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I think I need to layoff some of my employees because of the negative affect COVID-19 is having on my business. How do layoffs work in non-unionized work environments?

“I think I need to layoff some of my employees because of the negative affect COVID-19 is having on my business. How do layoffs work in non-unionized work environments?”

A “layoff” is a temporary pause in employment that does not exceed 13 weeks in a 20 consecutive week period. If a layoff is longer than this amount of time, then the employment relationship would most likely be determined to have been terminated.

An employer cannot layoff an employee unless:

  1. their employment contract expressly permits a layoff;
  2. layoffs are a well-known industry-wide practice; or
  3. the employee consents to the layoff.

If none of these circumstances exist, an employee cannot be laid off—their employment will have been terminated if the terms of their employment changes as a result of the COVID-19 pandemic.

If an employee does fit within one of the three circumstances described above, then a “week of layoff” is deemed to have occurred after an employee earns less than 50 percent of their weekly wages. An employee’s weekly wages can be calculated by averaging their previous 8 weeks’ of pay.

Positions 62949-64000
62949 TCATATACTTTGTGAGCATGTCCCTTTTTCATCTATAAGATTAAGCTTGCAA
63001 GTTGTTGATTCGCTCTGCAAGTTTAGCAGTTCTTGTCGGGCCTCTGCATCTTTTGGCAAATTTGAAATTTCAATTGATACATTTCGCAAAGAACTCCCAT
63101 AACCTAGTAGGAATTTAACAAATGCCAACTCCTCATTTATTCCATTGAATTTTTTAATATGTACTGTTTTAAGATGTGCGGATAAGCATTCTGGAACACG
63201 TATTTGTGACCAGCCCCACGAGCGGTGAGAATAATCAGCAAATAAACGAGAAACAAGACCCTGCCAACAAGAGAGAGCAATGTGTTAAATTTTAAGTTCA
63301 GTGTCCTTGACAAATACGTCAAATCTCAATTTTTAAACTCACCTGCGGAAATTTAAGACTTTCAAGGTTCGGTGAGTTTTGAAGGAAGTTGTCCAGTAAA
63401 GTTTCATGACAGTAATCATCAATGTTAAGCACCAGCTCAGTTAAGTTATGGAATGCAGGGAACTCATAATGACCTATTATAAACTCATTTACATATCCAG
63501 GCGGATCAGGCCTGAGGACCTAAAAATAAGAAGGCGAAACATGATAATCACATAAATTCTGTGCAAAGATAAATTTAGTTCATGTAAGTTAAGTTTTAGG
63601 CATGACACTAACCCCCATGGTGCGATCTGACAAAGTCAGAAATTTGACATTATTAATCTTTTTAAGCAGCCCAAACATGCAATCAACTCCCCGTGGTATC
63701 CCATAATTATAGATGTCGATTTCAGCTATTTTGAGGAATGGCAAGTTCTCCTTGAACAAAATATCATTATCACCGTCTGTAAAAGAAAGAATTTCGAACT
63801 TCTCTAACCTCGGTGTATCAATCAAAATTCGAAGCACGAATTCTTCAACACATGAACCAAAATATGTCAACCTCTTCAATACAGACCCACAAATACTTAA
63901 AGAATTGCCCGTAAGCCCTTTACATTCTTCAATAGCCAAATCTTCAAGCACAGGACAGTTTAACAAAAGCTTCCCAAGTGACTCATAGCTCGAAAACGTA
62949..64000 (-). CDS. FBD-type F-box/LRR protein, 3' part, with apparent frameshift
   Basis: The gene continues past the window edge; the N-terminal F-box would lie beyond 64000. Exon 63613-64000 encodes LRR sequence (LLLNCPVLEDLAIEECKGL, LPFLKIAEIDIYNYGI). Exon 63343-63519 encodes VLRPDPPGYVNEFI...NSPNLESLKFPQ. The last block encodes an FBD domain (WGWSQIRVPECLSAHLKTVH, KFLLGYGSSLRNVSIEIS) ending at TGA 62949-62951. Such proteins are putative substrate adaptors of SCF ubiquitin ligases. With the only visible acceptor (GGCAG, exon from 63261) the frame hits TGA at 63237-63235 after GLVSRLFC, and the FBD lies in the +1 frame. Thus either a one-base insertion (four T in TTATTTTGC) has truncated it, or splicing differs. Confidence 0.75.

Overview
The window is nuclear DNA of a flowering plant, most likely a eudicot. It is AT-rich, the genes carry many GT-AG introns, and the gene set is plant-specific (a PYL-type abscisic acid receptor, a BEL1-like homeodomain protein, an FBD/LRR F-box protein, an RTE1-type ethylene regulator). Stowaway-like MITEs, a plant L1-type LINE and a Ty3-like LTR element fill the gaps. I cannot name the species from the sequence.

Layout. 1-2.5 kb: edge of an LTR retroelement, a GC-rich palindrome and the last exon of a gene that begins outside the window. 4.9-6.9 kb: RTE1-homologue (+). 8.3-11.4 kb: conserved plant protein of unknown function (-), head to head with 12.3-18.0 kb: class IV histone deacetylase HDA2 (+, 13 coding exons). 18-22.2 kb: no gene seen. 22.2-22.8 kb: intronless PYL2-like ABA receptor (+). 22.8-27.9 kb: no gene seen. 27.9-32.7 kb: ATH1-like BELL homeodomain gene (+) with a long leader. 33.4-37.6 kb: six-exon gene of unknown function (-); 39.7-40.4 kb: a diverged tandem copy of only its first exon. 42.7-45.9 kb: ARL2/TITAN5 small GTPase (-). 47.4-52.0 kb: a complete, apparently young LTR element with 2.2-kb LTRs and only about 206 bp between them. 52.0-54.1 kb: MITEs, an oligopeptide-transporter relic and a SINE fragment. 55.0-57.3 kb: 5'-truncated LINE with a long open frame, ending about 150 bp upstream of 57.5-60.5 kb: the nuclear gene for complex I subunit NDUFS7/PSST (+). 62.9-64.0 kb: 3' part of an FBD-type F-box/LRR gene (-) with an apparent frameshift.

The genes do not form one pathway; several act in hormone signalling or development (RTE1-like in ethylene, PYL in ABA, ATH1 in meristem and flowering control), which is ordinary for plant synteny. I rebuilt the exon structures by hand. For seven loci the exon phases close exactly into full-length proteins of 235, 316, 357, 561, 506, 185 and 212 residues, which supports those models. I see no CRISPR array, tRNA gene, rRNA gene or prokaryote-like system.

An employee can be “temporarily laid off” for up to 13 weeks in any period of 20 consecutive weeks. If an employee is laid off for a longer amount of time than this, their employment contract will likely be deemed to have been terminated from the first day of the layoff.

An employer does not have to provide notice to an employee who is going to be laid off unless the employer is terminating more than 50 employees at one location. If you are planning to layoff or terminate more than 50 employees, we advise that you contact Doak Shirreff Lawyers LLP for assistance to ensure that you meet the specific notice requirements.

An employer does not have to tell the employee when their expected return to work day is; however, the layoff cannot exceed 13 weeks within a 20 consecutive week period. If a layoff exceeds this amount of time, then the employment relationship is deemed to have been terminated, and the employer will likely be liable for providing that employee with reasonable notice from the first date of the layoff.

Please feel free to contact the Employment Law Group at Doak Shirreff Lawyers LLP for more information by contacting Nikita Gush at [email protected], or call 250-763-4323, or through our toll-free number at 1-800-661-4959. We can consult with you remotely as needed.